The Aviator, the Explorer, and the Radio Man: The 1925 MacMillan Arctic Expedition

A Little-Known Expedition If you know anything about Admiral Richard E. Byrd, you probably know that he was the first to fly over the North and South Poles, and that he led several expeditions in Antarctica. However, you probably don’t know the story of his first Arctic expedition. In fact, most accounts muddy the details … Continue reading The Aviator, the Explorer, and the Radio Man: The 1925 MacMillan Arctic Expedition

Happy Birthday, Ulysses S. Grant!

This post was written by Mark Meader. Mark is an Archives Specialist with the Motion Picture, Sound and Video branch. He participated in historical reenactments for over forty years, including over twenty years as a Union private in Civil War reenactments. There is a scene in Frank Capra’s film “Mr. Deeds Goes to Town” where Longfellow Deeds … Continue reading Happy Birthday, Ulysses S. Grant!

World War I Combat Artists – Harvey Dunn

Guest blogger Jan Hodges became interested in World War I combat art as a result of her involvement as a volunteer in a holdings maintenance project for documents of the American Expeditionary Forces (AEF) at the National Archives at College Park. This article is part four of the series about World War I Art and Artists. … Continue reading World War I Combat Artists – Harvey Dunn

From the Front Lines to the Homefront: The Importance of War Films Then and Now

This post was written by Criss Kovac. Criss is the supervisor of the National Archives Motion Picture Preservation Lab.  I was fortunate enough to be able to attend the premiere of Fury Wednesday night and seeing the film (on film even!) reinforced what I know about World War II from the reels I see in NARA’s holdings … Continue reading From the Front Lines to the Homefront: The Importance of War Films Then and Now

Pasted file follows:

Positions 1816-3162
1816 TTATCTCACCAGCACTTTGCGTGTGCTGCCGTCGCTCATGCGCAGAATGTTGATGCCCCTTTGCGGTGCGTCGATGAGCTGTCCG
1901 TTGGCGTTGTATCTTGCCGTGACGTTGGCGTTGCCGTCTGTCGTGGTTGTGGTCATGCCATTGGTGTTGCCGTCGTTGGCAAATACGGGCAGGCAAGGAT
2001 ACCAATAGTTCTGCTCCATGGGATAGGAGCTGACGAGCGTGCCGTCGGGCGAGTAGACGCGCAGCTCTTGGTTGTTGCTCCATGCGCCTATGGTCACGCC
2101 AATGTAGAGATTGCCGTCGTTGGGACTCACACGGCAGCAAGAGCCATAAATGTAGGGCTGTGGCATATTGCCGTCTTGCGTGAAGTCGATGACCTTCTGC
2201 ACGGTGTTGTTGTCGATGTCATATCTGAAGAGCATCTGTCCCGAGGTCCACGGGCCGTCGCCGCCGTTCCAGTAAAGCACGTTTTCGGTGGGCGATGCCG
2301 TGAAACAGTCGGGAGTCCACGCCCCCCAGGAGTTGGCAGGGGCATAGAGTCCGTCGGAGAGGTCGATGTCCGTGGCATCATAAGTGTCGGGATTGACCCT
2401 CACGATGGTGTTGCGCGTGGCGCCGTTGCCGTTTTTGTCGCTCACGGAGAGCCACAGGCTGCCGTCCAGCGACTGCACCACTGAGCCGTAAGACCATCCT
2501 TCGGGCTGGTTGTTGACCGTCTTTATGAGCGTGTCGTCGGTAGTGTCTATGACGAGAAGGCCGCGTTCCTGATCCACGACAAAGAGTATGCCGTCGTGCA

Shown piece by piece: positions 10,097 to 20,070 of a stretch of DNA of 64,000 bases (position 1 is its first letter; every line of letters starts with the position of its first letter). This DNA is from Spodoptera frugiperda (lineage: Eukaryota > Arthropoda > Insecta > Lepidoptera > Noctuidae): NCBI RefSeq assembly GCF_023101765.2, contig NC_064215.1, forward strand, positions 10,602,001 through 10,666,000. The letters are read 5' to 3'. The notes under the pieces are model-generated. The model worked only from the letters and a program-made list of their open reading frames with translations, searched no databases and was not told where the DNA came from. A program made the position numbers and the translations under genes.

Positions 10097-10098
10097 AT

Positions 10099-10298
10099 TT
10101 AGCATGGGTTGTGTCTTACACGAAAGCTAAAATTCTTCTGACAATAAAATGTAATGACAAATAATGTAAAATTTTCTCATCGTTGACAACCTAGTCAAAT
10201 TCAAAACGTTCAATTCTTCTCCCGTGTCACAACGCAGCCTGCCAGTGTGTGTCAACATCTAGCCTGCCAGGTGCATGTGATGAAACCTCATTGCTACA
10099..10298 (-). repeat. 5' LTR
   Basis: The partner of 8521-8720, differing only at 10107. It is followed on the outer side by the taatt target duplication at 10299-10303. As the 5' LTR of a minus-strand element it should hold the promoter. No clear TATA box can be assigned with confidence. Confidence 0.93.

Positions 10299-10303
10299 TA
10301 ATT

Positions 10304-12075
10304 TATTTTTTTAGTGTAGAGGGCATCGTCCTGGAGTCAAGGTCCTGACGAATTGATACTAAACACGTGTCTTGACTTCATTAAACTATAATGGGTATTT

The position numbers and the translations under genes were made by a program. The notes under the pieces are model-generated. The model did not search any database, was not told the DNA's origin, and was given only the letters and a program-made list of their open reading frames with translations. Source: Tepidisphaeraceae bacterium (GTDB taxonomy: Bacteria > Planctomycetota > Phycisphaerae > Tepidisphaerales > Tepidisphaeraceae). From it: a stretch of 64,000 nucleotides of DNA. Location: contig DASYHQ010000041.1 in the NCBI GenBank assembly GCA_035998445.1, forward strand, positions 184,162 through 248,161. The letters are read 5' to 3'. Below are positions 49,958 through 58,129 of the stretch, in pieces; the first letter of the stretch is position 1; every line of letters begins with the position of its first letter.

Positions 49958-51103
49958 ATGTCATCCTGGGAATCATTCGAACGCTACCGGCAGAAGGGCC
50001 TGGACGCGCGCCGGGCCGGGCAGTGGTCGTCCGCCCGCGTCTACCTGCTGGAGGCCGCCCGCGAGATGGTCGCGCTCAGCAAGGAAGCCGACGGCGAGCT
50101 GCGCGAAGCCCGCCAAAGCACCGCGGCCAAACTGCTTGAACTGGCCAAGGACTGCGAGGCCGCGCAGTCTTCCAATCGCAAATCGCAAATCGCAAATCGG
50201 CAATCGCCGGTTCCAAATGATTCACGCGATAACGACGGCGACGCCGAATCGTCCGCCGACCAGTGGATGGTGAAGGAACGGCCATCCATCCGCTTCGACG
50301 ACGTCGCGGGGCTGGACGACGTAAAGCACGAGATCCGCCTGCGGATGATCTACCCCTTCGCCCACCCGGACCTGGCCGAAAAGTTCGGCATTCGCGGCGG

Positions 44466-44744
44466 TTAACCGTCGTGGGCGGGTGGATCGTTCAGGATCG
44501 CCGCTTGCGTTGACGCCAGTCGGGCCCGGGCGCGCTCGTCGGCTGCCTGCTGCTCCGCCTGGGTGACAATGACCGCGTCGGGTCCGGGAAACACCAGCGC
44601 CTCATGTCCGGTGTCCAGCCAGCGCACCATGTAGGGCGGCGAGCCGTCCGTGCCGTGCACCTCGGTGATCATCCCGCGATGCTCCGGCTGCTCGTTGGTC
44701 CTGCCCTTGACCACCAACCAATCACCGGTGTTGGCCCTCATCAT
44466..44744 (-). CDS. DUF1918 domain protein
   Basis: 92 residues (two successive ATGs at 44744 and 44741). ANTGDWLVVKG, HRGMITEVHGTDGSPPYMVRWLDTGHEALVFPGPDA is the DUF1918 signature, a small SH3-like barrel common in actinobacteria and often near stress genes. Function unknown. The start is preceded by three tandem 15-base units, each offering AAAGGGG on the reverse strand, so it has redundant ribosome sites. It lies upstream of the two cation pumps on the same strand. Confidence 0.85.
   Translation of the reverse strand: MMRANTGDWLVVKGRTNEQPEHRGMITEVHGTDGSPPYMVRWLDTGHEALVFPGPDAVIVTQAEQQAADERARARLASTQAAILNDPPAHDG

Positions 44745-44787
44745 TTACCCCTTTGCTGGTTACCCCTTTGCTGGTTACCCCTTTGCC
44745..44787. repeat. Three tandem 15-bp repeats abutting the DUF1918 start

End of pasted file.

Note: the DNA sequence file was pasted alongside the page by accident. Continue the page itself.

A Curious Alice Coloring Book

I still remember the coloring book I received after a man from the power company came to my school and showed us a cartoon about a cat that is repeatedly “zapped” when it makes bad decisions around electricity. Like visits from the fire department and McGruff the Crime Dog, coloring books are a staple of public safety education for children. Much … Continue reading A Curious Alice Coloring Book

With Strings Attached: Rice, Murder, and Awkward Communist Puppets

Let’s suppose you have a child, and that child loves puppet shows. You might decide to introduce your child to The Muppets Take Manhattan or the Thunderbirds television series. Or, you could introduce them to something much darker: a 1952 United States Information Agency (USIA) production titled Tomas and the Huks. Marionettes were fairly popular … Continue reading With Strings Attached: Rice, Murder, and Awkward Communist Puppets

The World of Tomorrow: The 1939 New York World’s Fair

The 1939 New York World’s Fair opened 75 years ago this week. The international exposition was partly a trade show where companies like General Motors and Westinghouse showcased their newest technology, like the latest car models or home appliances, and partly a venue for sixty foreign governments to display their national art, culture, and industry. … Continue reading The World of Tomorrow: The 1939 New York World’s Fair

This Week in Universal News: Beaux-Arts Ball, 1931

On January 23, 1931, architects dressed up as the buildings they designed for the Beaux-Arts Ball in New York.  In this week’s featured story, they are pictured  from left to right, A. Stewart Walker as the Fuller Building, Leonard Schultze as the Waldorf-Astoria, Ely Jacques Kahn as the Squibb Building, William Van Alen as the Chrysler Building, … Continue reading This Week in Universal News: Beaux-Arts Ball, 1931

I Saw Kitty Hawk: Film, Memory, and Archives

A couple of weeks ago, we wrote about the 110th anniversary of The Great Train Robbery, a film that pioneered editing techniques that are so commonplace as to be invisible to viewers today and is acknowledged as the first example of modern film fiction narrative. But this wasn’t the only important innovation taking place in December … Continue reading I Saw Kitty Hawk: Film, Memory, and Archives